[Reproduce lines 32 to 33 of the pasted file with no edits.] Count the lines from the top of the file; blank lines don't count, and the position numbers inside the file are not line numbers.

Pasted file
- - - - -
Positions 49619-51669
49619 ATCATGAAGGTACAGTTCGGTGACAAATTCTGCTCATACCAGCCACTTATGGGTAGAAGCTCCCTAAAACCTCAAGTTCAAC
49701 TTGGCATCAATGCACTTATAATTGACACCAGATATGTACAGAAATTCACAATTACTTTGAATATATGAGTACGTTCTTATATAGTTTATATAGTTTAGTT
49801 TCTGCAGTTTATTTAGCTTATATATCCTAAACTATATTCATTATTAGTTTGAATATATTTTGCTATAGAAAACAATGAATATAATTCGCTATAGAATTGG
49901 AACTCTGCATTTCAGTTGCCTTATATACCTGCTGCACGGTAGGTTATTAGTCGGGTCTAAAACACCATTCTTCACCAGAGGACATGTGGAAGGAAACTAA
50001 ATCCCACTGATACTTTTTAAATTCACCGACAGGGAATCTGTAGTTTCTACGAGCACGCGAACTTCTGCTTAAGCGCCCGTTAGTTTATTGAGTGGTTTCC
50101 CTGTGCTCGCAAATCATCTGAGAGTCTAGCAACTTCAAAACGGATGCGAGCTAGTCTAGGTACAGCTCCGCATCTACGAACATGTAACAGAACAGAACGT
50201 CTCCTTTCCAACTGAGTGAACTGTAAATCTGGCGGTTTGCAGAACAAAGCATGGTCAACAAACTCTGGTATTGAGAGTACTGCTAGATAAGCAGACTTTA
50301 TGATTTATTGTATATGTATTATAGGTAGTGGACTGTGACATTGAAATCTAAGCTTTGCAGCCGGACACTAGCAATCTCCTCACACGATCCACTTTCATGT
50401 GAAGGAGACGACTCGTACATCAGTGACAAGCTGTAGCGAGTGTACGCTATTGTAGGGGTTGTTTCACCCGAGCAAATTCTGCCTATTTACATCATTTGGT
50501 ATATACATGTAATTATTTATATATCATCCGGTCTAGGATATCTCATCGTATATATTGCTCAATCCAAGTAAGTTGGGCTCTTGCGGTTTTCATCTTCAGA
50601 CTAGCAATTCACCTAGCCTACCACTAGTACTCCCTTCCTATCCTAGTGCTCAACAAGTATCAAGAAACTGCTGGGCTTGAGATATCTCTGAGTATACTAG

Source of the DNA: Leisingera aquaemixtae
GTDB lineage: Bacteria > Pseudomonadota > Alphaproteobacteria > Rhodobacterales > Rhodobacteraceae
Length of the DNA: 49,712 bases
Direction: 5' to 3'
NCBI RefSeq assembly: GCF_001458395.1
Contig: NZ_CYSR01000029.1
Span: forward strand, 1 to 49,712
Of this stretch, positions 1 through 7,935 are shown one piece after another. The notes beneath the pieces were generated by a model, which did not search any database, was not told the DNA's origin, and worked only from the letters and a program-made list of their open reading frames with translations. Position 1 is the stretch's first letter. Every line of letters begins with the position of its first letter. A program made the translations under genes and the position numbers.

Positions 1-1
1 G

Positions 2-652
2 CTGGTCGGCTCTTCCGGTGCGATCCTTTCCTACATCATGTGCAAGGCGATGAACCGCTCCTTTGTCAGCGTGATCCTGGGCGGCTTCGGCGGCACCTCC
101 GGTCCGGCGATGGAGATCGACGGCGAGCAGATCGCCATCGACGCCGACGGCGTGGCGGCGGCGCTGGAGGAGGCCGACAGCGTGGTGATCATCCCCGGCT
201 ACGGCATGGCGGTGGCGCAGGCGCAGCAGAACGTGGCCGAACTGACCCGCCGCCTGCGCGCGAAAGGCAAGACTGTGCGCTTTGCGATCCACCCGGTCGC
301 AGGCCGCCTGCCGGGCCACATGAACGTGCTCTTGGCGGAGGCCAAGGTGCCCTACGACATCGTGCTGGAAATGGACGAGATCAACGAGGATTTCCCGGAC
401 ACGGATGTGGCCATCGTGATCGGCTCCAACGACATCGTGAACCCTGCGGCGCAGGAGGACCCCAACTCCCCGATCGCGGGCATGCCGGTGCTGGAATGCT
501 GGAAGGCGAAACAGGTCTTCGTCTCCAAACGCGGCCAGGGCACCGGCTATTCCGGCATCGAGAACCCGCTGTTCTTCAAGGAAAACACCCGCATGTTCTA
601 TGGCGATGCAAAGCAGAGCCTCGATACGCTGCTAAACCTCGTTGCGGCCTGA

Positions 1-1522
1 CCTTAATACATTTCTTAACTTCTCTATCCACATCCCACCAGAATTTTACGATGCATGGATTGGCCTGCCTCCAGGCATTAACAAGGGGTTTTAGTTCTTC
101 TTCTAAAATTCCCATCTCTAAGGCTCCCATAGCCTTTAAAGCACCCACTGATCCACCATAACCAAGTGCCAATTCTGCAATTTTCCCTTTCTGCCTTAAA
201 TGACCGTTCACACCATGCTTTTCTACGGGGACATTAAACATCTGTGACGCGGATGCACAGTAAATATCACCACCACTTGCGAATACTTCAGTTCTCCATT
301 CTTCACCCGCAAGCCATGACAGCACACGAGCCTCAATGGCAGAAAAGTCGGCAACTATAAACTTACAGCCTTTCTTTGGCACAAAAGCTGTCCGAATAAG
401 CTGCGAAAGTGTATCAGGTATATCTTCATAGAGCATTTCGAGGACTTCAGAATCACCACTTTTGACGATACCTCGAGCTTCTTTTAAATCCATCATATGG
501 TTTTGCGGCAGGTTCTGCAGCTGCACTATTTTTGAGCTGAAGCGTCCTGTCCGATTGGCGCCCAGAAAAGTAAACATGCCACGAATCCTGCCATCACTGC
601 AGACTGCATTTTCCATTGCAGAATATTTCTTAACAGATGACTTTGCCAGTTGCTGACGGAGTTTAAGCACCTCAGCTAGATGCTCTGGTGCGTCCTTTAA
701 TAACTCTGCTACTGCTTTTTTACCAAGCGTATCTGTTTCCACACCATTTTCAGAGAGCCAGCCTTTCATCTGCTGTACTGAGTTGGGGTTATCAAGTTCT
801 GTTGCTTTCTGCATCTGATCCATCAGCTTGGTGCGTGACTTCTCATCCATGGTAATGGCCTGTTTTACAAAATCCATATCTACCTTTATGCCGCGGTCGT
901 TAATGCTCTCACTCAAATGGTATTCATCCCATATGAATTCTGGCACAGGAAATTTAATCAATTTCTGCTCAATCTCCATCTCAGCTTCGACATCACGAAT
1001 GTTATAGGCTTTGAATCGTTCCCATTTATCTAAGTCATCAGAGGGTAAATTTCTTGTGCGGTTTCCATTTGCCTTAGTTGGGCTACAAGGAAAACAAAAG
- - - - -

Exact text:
1 CCTTAATACATTTCTTAACTTCTCTATCCACATCCCACCAGAATTTTACGATGCATGGATTGGCCTGCCTCCAGGCATTAACAAGGGGTTTTAGTTCTTC
101 TTCTAAAATTCCCATCTCTAAGGCTCCCATAGCCTTTAAAGCACCCACTGATCCACCATAACCAAGTGCCAATTCTGCAATTTTCCCTTTCTGCCTTAAA